Malaysia bans Swatch watches celebrating LGBTQ rights

KUALA LUMPUR (Reuters) – Malaysia on Thursday banned Swatch Group’s watches and accessories celebrating LGBTQ rights, saying the Swiss watchmaker’s products may be harmful to morality and public interest.

Homosexuality is a crime in Muslim-majority Malaysia, and rights groups have warned of growing intolerance against the country’s lesbian, gay, bisexual, transgender and queer (LGBTQ) community. Malaysia has jailed or caned people for homosexuality.

In May, Malaysia confiscated rainbow-coloured watches from Swatch’s ‘Pride collection’ because of the presence of the acronym ‘LGBTQ’ on the watches.

The home ministry on Thursday said it was prohibiting any LGBTQ references on Swatch watches, boxes, wrappers, accessories or other items.

“(Swatch products) are subject to the Prohibition Order because they are publications that harm or may harm morality, public interest, and the interest of the state by promoting, supporting, and normalising the LGBTQ+ movement which is not accepted by the general public in Malaysia,” the ministry said.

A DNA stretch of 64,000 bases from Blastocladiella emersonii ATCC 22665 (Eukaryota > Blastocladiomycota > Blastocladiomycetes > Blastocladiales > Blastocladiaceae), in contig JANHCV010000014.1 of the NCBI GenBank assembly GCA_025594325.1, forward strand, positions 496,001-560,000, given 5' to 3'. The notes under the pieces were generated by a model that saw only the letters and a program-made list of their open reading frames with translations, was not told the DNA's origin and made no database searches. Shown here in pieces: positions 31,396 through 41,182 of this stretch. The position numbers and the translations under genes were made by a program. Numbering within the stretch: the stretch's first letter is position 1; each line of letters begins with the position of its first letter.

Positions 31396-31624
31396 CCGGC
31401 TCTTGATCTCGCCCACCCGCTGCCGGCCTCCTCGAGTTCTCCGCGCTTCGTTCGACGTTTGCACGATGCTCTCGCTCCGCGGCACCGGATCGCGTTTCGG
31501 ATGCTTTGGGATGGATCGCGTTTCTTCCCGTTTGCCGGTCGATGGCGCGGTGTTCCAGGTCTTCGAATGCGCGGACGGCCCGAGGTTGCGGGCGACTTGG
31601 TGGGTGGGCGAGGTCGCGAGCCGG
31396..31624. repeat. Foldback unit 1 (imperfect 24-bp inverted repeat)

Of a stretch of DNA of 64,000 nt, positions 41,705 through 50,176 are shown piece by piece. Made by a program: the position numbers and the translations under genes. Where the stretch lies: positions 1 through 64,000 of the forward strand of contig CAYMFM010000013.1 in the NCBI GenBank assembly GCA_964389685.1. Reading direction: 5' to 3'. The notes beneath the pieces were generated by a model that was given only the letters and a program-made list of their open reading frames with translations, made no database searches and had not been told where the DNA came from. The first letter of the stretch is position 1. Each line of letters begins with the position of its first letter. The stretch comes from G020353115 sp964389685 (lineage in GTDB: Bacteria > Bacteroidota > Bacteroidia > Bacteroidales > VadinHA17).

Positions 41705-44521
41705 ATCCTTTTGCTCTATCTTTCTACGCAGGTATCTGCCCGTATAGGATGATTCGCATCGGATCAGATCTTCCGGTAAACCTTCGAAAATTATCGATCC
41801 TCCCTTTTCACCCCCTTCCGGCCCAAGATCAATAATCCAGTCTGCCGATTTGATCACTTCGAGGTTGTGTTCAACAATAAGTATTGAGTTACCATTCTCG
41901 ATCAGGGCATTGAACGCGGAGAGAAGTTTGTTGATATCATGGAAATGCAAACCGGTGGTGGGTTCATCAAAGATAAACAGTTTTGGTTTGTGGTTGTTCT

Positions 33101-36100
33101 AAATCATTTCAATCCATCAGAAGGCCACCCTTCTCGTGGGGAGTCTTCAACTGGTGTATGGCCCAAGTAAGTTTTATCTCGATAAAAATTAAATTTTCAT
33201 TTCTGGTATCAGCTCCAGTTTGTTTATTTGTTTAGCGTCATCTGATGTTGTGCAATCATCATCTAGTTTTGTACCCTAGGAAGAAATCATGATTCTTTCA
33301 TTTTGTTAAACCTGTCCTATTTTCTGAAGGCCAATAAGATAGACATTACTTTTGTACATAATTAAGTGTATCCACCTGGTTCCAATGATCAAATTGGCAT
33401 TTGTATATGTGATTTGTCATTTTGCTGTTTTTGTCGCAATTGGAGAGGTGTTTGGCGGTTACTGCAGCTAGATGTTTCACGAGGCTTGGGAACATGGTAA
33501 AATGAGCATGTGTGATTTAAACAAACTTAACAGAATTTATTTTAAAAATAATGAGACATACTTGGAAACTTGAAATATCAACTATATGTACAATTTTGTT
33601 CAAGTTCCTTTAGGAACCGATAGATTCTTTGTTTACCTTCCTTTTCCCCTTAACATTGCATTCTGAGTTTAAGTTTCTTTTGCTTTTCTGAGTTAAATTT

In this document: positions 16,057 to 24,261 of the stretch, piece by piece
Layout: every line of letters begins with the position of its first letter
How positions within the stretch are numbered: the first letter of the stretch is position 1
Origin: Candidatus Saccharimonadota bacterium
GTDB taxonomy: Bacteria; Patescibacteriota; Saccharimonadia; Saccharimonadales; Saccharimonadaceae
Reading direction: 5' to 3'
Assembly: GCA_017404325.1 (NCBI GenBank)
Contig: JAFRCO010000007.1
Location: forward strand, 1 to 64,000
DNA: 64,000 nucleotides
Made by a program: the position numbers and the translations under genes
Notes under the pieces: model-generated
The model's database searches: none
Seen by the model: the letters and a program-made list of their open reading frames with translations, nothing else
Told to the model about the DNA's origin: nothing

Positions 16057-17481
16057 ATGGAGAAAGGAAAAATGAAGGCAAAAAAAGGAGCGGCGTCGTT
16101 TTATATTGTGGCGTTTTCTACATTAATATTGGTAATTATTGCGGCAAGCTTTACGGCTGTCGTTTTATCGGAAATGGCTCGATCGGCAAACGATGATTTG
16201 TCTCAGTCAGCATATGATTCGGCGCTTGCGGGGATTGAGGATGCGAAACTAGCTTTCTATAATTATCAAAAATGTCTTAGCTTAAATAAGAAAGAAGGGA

Selling or owning the banned material is punishable by up to three years in jail and a fine of up to 20,000 ringgit ($4,376), it said.

Swatch did not immediately respond to a request for comment. The company has sued the Malaysian government for the May seizure, which it says was illegal and damaged its reputation.

LGBTQ rights in Malaysia have come under scrutiny after the government last month halted a music festival in the capital Kuala Lumpur. It took the move after the frontman of British pop rock band The 1975 kissed a male bandmate onstage and criticised the country’s anti-LGBTQ laws.

The discussion on LGBTQ rights come at a politically sensitive time in multi-ethnic, multi-faith Malaysia.

Prime Minister Anwar Ibrahim’s progressive coalition government will face its first major test of public support on Saturday, when six states hold elections.

The polls will pit Anwar against a mostly conservative ethnic-Malay, Muslim alliance that is gaining in popularity. The opposition has criticised the government for not doing enough to uphold the principles of Islam.

Anwar has said LGBTQ rights will not be recognised by his administration.

($1 = 4.5700 ringgit)

(Reporting by A. Ananthalakshmi and Mei Mei Chu; editing by Jason Neely)